ResourcesPress Release

Physicians for Human Rights Calls on Secretary Rice to Insist on Improvements in Libya's Human Rights Record

For Immediate Release

Physicians for Human Rights (PHR) calls on US Secretary of State Condoleezza Rice, slated to meet with Libya's foreign minister Abdel-Rahman Shalqam in Washington DC today, to place human rights at the center of discussions about the countries' bilateral relations. PHR further calls on Secretary Rice to make her own forthcoming trip to Libya contingent upon key improvements in Libya's human rights record.

Libya President Moammar Gaddafi has continued to violate fundamental human rights of his citizens while seeking to develop a public posture of respect for them. As a case in point, prominent Libyan democracy activist Fathi Eljahmi remains in solitary confinement and has been imprisoned, except for two weeks, since 2002, when he publicly called for freedom of speech and a constitution in Libya. In 2005, PHR and the International Federation of Health and Human Rights Organizations sent a physician to visit him in detention, at which time the organizations raised serious concern about his health and called for his unconditional release

PHR documented deplorable prison conditions and deteriorating health of Fathi Eljahmi.

The regime of President Gaddafi also tortured, imprisoned and sentenced to death five foreign nurses and a physician for eight years, on trumped-up charges that they intentionally infected 426 children in the Benghazi children's hospital with the HIV virus, despite sound medical evidence indicating that unsafe hygiene in the hospital was responsible. The Libyan government released the health workers in July 2007 only after it had secured a $400 million payment from European governments and others. PHR considered this to be a shameless ransom demand that set a dangerous precedent for international health crisis response. In addition to the $1 million payment handed out as "blood money" to each family of a child infected with HIV, funds from European governments that helped secure the release of the medics are intended to improve care to the sick children and make needed reforms to the infection control system in Libya. To date, there is no evidence that Libya has developed a plan for these improvements.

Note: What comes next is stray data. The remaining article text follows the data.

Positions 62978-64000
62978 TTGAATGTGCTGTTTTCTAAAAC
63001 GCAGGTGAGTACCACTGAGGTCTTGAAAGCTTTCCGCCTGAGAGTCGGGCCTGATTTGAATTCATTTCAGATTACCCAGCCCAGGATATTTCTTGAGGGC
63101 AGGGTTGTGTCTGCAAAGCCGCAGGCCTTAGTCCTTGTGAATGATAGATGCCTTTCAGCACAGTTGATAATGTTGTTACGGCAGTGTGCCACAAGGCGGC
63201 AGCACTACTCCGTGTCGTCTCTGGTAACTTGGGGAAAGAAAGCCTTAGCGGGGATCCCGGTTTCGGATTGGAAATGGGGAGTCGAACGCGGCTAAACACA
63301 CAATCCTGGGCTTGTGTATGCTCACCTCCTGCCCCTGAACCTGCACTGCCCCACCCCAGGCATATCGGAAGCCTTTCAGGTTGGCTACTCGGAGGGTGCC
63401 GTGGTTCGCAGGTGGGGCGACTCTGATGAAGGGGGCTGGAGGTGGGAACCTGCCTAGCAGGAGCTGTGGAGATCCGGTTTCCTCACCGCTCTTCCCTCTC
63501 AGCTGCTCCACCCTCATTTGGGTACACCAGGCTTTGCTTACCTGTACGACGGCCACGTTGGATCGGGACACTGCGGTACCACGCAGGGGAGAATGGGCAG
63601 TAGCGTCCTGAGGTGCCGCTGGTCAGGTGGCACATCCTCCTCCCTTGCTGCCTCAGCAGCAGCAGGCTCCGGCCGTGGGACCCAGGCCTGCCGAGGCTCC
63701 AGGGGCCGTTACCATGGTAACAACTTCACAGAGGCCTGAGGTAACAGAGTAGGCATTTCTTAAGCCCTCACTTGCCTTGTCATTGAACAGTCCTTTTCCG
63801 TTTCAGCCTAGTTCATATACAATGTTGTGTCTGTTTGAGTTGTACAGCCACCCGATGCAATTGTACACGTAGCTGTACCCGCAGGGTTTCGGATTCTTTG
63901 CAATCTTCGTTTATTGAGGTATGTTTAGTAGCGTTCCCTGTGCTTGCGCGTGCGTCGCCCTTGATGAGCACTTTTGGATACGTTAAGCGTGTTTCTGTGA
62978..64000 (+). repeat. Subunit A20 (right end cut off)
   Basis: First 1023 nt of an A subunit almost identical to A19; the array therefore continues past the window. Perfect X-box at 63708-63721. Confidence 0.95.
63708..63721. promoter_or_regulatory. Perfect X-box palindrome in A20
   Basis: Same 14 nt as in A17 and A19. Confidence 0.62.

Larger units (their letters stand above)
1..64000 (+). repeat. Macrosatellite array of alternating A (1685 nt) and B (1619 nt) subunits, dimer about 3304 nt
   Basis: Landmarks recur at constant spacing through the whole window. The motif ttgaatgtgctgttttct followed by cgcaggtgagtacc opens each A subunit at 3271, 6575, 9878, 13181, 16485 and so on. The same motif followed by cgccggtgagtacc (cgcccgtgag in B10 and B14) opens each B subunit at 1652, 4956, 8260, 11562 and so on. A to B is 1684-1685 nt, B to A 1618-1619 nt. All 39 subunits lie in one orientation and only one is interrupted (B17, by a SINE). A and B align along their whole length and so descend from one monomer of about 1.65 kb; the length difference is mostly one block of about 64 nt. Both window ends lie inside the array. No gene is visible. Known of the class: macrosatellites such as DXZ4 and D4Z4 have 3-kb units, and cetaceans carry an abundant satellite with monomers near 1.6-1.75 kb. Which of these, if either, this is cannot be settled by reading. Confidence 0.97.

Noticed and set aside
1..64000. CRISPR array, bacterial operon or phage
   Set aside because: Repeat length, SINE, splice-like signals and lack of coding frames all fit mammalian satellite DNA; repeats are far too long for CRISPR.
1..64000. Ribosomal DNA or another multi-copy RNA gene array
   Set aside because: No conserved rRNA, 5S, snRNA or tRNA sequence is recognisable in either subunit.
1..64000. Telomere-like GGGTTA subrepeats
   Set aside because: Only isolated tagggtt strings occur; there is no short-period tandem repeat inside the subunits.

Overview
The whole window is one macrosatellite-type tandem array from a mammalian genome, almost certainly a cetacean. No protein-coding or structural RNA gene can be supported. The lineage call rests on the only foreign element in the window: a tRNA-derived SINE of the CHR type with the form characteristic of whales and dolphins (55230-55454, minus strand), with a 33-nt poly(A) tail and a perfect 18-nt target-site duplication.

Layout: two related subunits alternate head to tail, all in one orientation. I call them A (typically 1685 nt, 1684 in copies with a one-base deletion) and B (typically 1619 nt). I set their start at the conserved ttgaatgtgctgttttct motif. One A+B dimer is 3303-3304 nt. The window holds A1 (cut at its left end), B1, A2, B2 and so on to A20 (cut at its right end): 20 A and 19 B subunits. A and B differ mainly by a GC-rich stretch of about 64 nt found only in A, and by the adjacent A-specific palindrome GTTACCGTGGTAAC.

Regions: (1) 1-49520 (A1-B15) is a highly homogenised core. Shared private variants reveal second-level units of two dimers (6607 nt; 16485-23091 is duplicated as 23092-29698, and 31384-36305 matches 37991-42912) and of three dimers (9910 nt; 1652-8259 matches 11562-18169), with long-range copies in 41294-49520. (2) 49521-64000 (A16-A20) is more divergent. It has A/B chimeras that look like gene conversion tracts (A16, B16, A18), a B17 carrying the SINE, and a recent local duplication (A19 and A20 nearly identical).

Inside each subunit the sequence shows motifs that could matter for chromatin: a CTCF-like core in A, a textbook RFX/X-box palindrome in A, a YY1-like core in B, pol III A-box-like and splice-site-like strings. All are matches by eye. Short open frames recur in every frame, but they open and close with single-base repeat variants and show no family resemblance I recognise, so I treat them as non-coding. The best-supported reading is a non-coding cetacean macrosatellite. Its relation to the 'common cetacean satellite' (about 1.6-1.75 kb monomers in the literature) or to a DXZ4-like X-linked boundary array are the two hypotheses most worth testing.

PHR Deputy Director Susannah Sirkin commented, "As the US continues to move toward normalizing relations with Libya, fundamental human rights should be front and center of the agenda. Libya has been embraced on the world stage with Gaddafi's warm welcome in France and this month's leadership of the UN Security Council, but it has yet to address allegations of mistreatment of Libya's most prominent political prisoner and health system failures that were the true cause of AIDS in the children's hospital. Secretary Rice must press Libya on these critical topics, including calling for the immediate release of Mr. El-Jahmi."

Until the released medics are fully exonerated and President Gaddafi acknowledges the violations that have occurred during this outrageous episode, PHR believes that progress toward full scientific and medical exchange with the US cannot proceed.

PHR calls on Libya to release Fathi Eljahmi and its other political prisoners and adhere to international human rights agreements in its treatment of its citizens and all those living in Libya, including prisoners.

Physicians for Human Rights (PHR) is a New York-based advocacy organization that uses science and medicine to prevent mass atrocities and severe human rights violations. Learn more here.

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